Muscle tissue samples (M. quadriceps femoris, M. gastrocnemius, M. tibialis and M. soleus) were removed and immediately frozen in liquid N2 for real-time PCR assays. Total RNA from homogenised muscle tissues was extracted using a single-step acid phenol–guanidine method as described before( Reference Chomczynski and Sacchi 20 ) with modifications described by Weber et al. ( Reference Weber, Bolander and Sarkar 21 ). Quality and integrity of the RNA were checked by calculating the A260:A280 ratio and by agarose gel electrophoresis. A sample of 1 µg of total RNA was treated using the Turbo DNA-free Kit (Ambion) and reverse-transcribed using the RevertAid H Minus First Strand complementary DNA Synthesis Kit (Fermentas). Quantitative real-time PCR was performed on the Applied Biosystems 7900 HT Fast Real-Time PCR System using Taqman SYBR® Green Master Mix (Applied Biosystems) with the standard PCR protocol as recommended by the manufacturer and about 5 ng cDNA. Dissociation curve analysis was performed after the amplification step to verify the presence of only a single PCR product. All primers were designed from sequences obtained from GenBank: sarcoplasmic/endoplasmic reticulum Ca ATPase 1 and 2 (Serca1, Serca2), oestrogen-related receptor-γ (Esrrg), PPAR-γ, coactivator 1α (PGC1α), carnitine O-palmitoyltransferase 1b (Cpt1b), cluster of differentiation 36 (CD36), fatty acid synthase (FAS), GLUT1, GLUT4, 18S rRNA and β-2-microglobulin (B2m). The last two were evaluated as reference (housekeeping) genes and showed no changes in expression levels between groups. Gene expression was calculated according to Pfaffl( Reference Pfaffl 22 ) as ΔCT (cycle threshold), normalised with 18S rRNA or B2m, and expressed relative to the mLFD–RW group.

TAG and glycogen analyses

For TAG analysis, liver tissue (100 mg) and muscle tissue (40–50 mg) were homogenised in 50 volumes or for muscle tissue in 20 volumes of 10 mm-sodium phosphate buffer, pH 7·4, containing 1 mm-EDTA and 1 % polyoxyethylene-10-tridecyl ether using an Ultra-Turrax (IKA-Werke). Samples were centrifuged for 15 min at 23 100 g . The supernatant fraction was incubated at 70°C for 5 min and centrifuged again. TAG (triglyceride reagent; Sigma) and protein contents (detergent compatible protein assay; Bio-Rad) were analysed in triplicates from the supernatant fraction. For glycogen analysis, 50 mg of ground liver or muscle tissue were homogenised in 1 ml of 0·1 m-NaOH using an Ultra-Turrax. The homogenate was incubated at 70°C for 45 min and centrifuged for 10 min at 48°C and 12 400 g . Glycogen (Starch Kit; R-Biopharm) and protein contents (detergent-compatible protein assay) were analysed in triplicates from the supernatant fraction.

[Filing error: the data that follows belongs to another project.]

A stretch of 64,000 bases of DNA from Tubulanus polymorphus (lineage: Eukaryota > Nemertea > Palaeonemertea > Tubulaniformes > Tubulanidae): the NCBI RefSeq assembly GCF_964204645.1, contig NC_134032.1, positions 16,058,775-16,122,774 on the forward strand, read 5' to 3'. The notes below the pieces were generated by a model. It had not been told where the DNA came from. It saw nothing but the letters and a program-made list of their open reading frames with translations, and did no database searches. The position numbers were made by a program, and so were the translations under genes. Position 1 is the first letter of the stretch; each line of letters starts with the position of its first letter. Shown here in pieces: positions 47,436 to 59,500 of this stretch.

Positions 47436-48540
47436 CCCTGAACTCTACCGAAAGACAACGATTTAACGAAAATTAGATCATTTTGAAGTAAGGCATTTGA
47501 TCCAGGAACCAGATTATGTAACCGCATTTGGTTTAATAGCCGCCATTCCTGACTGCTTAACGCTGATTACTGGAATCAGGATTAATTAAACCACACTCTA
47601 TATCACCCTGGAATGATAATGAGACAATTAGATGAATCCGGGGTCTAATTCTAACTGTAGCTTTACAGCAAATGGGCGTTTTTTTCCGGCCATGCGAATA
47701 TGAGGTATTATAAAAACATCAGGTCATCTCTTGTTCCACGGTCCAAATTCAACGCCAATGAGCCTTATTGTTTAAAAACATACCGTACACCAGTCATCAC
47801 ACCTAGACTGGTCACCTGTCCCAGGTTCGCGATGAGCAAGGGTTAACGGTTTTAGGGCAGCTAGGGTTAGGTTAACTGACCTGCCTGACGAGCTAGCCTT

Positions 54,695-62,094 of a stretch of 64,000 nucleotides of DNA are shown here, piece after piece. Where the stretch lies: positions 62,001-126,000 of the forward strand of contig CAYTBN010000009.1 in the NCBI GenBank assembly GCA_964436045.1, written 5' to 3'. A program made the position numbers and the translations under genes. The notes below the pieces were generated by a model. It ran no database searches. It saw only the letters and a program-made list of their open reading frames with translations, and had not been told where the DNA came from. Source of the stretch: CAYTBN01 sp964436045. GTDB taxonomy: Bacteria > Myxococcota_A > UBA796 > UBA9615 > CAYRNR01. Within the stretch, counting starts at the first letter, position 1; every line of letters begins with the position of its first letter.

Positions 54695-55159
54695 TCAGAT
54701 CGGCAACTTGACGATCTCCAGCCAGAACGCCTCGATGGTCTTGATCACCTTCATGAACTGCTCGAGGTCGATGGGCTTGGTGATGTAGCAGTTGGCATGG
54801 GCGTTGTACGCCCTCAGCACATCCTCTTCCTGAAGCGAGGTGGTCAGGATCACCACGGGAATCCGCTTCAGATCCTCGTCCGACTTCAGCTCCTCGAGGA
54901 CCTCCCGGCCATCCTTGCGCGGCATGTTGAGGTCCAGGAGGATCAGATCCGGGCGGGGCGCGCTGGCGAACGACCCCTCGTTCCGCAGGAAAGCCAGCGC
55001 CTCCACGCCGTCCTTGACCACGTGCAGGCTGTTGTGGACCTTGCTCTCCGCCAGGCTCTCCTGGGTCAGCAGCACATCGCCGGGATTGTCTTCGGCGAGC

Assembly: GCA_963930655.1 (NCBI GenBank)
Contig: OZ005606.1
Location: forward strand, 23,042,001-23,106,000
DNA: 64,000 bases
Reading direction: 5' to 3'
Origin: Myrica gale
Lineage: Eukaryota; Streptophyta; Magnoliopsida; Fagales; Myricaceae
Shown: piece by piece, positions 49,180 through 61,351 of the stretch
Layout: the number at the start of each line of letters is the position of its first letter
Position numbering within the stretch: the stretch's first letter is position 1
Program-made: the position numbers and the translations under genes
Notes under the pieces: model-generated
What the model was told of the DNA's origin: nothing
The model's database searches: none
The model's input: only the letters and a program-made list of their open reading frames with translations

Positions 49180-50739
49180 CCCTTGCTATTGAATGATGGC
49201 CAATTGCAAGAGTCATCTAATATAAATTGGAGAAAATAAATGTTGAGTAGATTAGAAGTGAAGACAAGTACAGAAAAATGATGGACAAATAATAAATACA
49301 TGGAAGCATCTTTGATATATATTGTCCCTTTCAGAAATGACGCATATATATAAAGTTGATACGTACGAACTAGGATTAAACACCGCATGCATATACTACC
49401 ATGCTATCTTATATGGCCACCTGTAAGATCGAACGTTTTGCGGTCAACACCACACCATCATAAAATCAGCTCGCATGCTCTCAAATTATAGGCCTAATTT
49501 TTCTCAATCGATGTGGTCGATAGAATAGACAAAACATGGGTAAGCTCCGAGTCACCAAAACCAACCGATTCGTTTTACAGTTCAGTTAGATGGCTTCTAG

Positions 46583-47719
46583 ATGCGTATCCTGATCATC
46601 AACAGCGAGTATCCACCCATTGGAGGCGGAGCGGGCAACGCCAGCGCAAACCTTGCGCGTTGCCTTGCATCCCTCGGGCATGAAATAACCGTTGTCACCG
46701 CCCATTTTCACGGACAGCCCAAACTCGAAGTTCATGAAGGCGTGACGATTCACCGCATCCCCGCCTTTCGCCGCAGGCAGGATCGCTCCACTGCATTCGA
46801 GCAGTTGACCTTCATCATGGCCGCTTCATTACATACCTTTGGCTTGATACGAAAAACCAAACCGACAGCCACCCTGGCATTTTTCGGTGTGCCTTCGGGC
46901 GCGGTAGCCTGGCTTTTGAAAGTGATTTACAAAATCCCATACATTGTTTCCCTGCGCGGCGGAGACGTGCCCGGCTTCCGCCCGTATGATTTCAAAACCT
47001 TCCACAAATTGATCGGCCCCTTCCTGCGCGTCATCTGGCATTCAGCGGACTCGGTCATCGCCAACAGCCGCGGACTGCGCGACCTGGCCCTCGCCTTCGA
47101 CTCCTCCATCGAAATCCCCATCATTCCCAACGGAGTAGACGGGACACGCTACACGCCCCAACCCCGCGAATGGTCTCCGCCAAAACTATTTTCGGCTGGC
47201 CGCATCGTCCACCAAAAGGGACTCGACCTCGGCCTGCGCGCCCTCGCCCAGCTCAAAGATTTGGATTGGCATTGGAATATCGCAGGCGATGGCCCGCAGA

Citrate synthase assay

Muscle tissue was homogenised in nineteen volumes of 50 mm-Tris/HCl, 1 mm-EDTA and 0·1 % Triton X-100, pH 7·4. Assays were performed in triplicates at 37°C. Enzyme activities were determined according to published protocols( Reference Seebacher, Guderley and Elsey 23 ).

Immunological detection

Protein extraction from M. quadriceps, SDS-PAGE and incubation of different antibodies, as well as chemiluminescence detection and quantification of protein bands were performed as described before( Reference Noatsch, Petzke and Millrose 24 ). CD36 (R&D Systems) and α-tubulin (Sigma-Aldrich) were used as primary antibodies and either anti-rat (R&D Systems) or anti-mouse IgG (Cell Signaling Technology) horseradish peroxidase-conjugated secondary antibodies were used.

Statistical analysis

All data were analysed using SPSS (version 16; SPSS, Inc.) or Graphpad Prism (version 5; GraphPad Software, Inc.). Data are reported as mean values with their standard errors. All data were tested for normality and homogeneity of variance using Levene's test. If a dataset failed Levene's test the data were ln transformed. We compared the mLFD with the mHFD group before voluntary training by t tests for independent samples, and body mass data were analysed by repeated-measures ANOVA. Different RW treatment groups and maternal diet groups were compared by two-way ANOVA followed by Bonferroni post hoc tests. Additionally, body mass data were analysed by repeated-measures two-way ANOVA followed by Bonferroni post hoc tests. Significance was considered as P < 0·05.

Results

Early effects of maternal diet before voluntary training

As shown in Fig. 1, mHFD consumption led to about 30 % increased body mass in offspring at weeks 3 and 4 after birth. After week 4 these differences disappeared. Also there were no differences in lean and fat mass measured at week 7. REE was about 10 % higher in the mLFD group than in the mHFD group (P < 0·05) before exercise training but these differences disappeared in week 12 when also total energy expenditure over 24 h did not differ between groups (Table 2). The resting RQ during rest (REE RQ) was similar among groups (Table 2). Also both groups consumed similar quantities of food throughout the experiment (Table 2). To test exercise endurance directly, untrained mice of both groups were challenged with a single run-to-exhaustion trial. Individual exercise capacity did not differ between the groups (Fig. 2(a)).